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Title UPA A Century Later
Subject Newspapers; Newspaper publishing; Journalism
Creator Utah Press Association
Publisher Utah Press Association
Contributors Cornwell, J. M.
Date 1996
Type Text
Format application/pdf
Identifier PN4844.U8 U8 1996
Source Original Book: UPN A Century Later
Language eng
Rights Management Digital image copyright 2005, University of Utah. All rights reserved.
Holding Institution University of Utah
Source Physical Dimensions 14 cm x 21.5 cm
Metadata Cataloger Kelly Taylor
ARK ark:/87278/s6319w0z
Setname uu_upa
Date Created 2005-05-10
Date Modified 2005-05-10
ID 416710
Reference URL

Page Metadata

Title Page480
Description UTAH PRESS ASSOCIATION the association's secretary in 1911, its treasurer in 1913 and its two-term president in 1916-17. In 1913, during a convention held in New Orleans, he was elected secretary of the Western Editorial Federation. He was also active in National Editorial Association and traveled widely to its conclaves held in many states. His contemporaries became accustomed to the butterfly net he carried with him on association outings -- but the scientific world has remembered him more for plantlife discoveries than the pursuit of butterflies and moths. The success of mining in another area of the Tintic district prompted Ike to initiate the Dividend Examiner. The paper had a comparatively brief life span, though, and is obscured by an almost total lack of files. Isaac Diehl's study of law bore fruit after Mammoth was incorporated in 1910. In the community's first election, he was named City Recorder. Later he served as City Attorney as well as Recorder. In 1915, he was Clerk of the Utah House of Representatives, the first lawmaking group to assemble in the then-new state capitol building. When the nation's economy foundered after the crash of 1929, the mining industry ground to a near-halt and Mammoth, like every other community, keenly felt the depression. The Record's revenues gradually diminished and finally, with great reluctance, Ike Diehl wrote -30- to his journalistic career which had spanned nearly a half-century and had made his a well-known name among Utah journalists. His printing shop yielded a meager income, though, and he was a familiar figure in both Mammoth and Eureka through the 1930s. On July 14, 1940, he died while hospitalized in Tooele. The journalistic career of Isaac Diehl might easily be overlooked because his writings were in newspapers which have virtually vanished in the dust of time. But enough survive to demonstrate that he upheld the highest ideals of his chosen work, faithfully recorded in his columns both the eventful and routine happenings of his community and richly deserves commemoration in the Newspaper Hall of Fame. 480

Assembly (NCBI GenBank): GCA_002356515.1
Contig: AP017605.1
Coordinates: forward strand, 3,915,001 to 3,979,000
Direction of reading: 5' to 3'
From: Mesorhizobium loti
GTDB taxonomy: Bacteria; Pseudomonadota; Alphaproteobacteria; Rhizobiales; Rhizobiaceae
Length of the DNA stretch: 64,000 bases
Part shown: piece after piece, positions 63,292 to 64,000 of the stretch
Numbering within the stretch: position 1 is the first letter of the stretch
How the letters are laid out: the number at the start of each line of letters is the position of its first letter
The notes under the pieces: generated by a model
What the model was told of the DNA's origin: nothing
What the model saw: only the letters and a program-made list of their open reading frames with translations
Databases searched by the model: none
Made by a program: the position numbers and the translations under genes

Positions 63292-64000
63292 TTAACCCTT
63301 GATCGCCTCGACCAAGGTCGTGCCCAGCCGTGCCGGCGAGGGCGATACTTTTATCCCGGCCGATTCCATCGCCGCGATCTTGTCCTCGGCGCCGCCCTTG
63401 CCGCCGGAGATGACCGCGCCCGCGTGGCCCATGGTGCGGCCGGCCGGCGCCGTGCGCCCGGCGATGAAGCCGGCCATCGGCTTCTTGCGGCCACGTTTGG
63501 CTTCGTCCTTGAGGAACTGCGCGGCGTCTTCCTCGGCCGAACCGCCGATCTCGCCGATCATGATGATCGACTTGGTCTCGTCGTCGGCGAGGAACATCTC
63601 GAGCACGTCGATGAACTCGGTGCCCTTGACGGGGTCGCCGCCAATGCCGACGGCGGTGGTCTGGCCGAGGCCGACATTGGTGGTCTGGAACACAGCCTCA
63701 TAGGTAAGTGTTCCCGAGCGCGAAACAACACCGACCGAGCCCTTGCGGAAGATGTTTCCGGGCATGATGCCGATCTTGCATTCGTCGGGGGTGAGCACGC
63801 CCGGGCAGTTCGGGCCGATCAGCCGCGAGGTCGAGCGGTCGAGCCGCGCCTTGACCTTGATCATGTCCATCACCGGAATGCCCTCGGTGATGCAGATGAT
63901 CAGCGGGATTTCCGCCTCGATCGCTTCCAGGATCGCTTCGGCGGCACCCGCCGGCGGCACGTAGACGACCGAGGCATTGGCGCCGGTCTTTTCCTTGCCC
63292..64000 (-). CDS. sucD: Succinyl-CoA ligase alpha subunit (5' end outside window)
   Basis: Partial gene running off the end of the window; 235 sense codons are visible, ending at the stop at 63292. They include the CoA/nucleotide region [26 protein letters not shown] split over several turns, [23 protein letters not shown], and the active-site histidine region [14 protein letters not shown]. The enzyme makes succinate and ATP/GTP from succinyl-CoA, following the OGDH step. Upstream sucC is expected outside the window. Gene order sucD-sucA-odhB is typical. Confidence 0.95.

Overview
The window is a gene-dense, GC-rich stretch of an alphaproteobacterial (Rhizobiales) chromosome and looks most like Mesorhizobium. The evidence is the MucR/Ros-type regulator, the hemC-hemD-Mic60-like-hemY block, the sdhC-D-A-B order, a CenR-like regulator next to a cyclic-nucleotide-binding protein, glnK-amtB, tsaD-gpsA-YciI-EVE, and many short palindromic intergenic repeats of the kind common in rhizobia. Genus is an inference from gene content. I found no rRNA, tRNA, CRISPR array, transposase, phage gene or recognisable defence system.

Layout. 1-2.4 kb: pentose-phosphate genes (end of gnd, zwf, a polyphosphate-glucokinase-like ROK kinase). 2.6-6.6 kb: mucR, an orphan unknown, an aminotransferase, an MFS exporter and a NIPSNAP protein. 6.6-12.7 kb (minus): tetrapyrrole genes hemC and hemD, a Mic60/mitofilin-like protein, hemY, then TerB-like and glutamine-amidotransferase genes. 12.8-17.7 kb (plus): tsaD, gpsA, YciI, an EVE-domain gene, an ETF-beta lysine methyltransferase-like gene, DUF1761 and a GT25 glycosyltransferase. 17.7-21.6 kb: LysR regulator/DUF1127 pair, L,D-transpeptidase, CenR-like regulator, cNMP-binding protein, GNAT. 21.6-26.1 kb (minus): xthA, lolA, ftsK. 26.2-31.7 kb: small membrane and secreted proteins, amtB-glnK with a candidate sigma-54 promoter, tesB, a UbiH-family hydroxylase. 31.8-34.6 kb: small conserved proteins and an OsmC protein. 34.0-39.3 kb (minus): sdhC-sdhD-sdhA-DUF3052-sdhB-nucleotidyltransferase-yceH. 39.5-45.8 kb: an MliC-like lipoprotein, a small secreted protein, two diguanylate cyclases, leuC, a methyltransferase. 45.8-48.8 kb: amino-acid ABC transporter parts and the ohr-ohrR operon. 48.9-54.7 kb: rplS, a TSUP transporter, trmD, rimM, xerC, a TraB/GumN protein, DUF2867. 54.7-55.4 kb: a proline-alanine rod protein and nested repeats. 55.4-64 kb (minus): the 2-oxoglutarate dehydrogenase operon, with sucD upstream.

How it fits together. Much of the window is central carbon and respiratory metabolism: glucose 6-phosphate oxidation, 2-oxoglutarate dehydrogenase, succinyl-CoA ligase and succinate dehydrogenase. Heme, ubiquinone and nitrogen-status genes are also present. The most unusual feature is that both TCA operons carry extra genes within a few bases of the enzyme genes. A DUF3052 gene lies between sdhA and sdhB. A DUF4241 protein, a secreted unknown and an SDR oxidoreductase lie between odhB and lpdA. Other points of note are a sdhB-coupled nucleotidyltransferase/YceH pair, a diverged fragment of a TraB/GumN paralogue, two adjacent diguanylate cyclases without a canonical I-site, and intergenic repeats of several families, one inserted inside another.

Format application/pdf
Identifier 487-UPA_Page480.jpg
Source Original Book: UPA A Century Later
Setname uu_upa
Date Created 2005-05-10
Date Modified 2021-05-06
ID 416491
Reference URL